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US identifies first troops from returned North Korea remains
The U.S. has identified two American troops among the boxes of human remains that were returned from North Korea earlier this year, Reuters reported Monday.
John Byrd, who is leading the effort to identify the remains for the U.S. Defense POW/MIA Accounting Agency, said the two individuals' identities will be released in the coming days once their relatives are notified.
The announcement marks the first breakthrough in identifying troop remains since North Korea sent 55 boxes of human remains to the U.S. as part of ongoing negotiations between the two countries.
Reuters reported that remains from the two identified troops are believed to have been recovered from a battle near the Chongchon River. One individual is believed to be African American, based on the remains.
Forensic anthropologists have been examining the remains at a facility on Joint Base Pearl Harbor-Hickam, Reuters reported. They have thus far analyzed DNA from about half of the boxes, with some remains in better condition than others.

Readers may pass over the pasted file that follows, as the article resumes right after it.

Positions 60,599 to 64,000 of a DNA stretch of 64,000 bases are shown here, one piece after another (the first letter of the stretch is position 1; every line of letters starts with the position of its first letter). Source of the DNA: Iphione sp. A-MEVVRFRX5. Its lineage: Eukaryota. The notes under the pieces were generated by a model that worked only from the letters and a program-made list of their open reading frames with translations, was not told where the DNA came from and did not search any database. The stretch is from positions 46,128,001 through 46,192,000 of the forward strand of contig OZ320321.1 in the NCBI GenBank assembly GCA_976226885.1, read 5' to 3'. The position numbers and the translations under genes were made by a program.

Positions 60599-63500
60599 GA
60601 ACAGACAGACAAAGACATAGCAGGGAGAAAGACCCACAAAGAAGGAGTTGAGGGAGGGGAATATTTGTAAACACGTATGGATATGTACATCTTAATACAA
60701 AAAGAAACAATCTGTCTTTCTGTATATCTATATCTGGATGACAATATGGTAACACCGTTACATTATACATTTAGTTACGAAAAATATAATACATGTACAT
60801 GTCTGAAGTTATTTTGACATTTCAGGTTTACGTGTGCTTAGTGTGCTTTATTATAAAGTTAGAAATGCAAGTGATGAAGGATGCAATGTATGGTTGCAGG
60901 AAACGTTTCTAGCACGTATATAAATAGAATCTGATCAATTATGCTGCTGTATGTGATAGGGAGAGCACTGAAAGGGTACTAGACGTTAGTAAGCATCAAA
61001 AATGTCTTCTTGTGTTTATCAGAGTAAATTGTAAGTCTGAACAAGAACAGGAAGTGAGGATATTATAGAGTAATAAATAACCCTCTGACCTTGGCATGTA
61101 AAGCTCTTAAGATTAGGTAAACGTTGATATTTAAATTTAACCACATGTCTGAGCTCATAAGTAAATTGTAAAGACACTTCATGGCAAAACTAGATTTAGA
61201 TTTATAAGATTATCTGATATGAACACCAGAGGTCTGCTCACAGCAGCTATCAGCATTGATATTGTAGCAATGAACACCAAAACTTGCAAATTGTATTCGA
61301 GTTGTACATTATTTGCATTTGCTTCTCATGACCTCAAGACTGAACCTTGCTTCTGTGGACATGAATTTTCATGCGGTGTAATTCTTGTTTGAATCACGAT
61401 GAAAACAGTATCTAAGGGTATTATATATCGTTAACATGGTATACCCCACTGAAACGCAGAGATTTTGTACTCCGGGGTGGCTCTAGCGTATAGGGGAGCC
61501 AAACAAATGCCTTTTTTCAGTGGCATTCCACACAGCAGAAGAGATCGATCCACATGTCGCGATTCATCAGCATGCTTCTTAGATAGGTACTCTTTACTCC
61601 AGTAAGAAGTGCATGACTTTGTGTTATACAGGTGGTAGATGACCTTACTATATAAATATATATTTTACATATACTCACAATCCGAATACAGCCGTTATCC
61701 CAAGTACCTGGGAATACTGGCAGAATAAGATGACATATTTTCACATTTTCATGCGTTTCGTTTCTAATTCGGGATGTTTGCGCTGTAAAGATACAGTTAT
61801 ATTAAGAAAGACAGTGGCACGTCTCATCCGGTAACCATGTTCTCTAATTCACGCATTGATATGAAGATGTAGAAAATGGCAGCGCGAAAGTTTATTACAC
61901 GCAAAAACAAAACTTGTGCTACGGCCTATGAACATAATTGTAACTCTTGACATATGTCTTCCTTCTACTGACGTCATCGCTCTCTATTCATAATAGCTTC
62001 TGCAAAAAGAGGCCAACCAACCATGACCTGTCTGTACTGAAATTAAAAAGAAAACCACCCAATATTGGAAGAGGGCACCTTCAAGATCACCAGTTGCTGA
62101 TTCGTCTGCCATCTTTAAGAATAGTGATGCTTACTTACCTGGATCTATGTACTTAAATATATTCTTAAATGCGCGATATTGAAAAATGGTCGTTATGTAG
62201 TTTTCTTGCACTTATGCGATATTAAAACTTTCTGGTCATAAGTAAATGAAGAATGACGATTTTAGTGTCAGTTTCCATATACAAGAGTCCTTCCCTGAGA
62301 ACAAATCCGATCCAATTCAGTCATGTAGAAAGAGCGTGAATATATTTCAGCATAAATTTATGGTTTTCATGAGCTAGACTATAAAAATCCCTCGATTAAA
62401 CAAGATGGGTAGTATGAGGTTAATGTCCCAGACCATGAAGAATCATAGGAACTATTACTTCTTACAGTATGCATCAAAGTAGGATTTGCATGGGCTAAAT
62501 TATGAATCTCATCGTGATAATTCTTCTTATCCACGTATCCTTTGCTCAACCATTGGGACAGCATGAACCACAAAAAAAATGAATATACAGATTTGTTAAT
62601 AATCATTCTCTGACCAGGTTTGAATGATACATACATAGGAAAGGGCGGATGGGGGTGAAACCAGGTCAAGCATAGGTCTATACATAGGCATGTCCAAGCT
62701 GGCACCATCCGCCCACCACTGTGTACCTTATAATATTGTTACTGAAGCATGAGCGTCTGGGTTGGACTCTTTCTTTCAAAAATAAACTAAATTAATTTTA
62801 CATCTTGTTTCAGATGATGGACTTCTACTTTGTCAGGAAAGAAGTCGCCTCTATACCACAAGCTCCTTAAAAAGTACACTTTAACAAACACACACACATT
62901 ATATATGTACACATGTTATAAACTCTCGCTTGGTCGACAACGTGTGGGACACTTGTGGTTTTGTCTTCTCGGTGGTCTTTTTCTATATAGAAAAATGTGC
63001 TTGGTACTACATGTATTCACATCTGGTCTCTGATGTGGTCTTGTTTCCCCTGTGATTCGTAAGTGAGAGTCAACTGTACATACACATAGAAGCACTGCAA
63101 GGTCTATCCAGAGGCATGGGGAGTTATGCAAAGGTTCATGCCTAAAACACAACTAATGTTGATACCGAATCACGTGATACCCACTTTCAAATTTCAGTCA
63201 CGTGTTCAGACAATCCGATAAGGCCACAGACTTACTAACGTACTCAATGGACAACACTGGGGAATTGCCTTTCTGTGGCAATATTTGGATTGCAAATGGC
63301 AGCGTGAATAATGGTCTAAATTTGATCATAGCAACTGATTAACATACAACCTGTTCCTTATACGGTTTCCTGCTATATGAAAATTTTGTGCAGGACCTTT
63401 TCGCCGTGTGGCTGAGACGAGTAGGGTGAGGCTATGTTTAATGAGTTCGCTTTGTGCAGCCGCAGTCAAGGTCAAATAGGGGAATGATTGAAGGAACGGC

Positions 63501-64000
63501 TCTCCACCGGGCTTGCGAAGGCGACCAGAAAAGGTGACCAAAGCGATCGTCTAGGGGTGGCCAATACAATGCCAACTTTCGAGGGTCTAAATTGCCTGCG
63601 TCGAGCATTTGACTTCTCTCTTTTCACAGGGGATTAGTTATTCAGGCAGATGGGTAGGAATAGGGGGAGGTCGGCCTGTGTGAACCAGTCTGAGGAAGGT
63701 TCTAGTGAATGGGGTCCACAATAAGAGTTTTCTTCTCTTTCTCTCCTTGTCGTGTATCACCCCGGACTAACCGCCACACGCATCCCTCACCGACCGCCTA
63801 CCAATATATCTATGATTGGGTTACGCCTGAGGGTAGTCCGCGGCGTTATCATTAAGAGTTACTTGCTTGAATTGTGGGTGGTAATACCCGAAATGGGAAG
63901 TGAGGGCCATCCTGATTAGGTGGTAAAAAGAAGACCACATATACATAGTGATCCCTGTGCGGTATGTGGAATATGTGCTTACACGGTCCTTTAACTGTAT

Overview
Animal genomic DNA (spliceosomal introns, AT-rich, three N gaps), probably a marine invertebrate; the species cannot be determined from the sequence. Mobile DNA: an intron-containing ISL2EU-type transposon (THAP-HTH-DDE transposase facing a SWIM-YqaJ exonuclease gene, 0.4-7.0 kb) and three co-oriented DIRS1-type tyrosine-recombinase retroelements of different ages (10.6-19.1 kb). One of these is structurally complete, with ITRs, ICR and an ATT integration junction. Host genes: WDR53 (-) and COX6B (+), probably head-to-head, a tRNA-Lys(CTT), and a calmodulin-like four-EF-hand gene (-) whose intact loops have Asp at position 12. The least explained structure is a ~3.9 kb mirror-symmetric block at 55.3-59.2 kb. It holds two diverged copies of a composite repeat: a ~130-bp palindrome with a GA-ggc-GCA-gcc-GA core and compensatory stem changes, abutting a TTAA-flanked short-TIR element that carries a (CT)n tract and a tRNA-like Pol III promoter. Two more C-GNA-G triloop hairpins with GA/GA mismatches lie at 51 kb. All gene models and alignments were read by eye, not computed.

The 55 caskets of presumed troop remains arrived in Hawaii in July. Vice President Pence spoke at the repatriation ceremony, where he praised the event as "tangible progress" in negotiations between the U.S. and North Korea.
Byrd told reporters following the event that "there is no reason to doubt that they do relate to Korean War losses" after a forensic review.
North Korean leader Kim Jong Un agreed to return the troop remains as the U.S. continues to seek denuclearization of the Korean peninsula.
While Trump initially declared that North Korea was no longer a nuclear threat following a meeting with Kim in Singapore, reports have indicated that there has been little progress on that front in recent months, and Trump administration officials have acknowledged as much.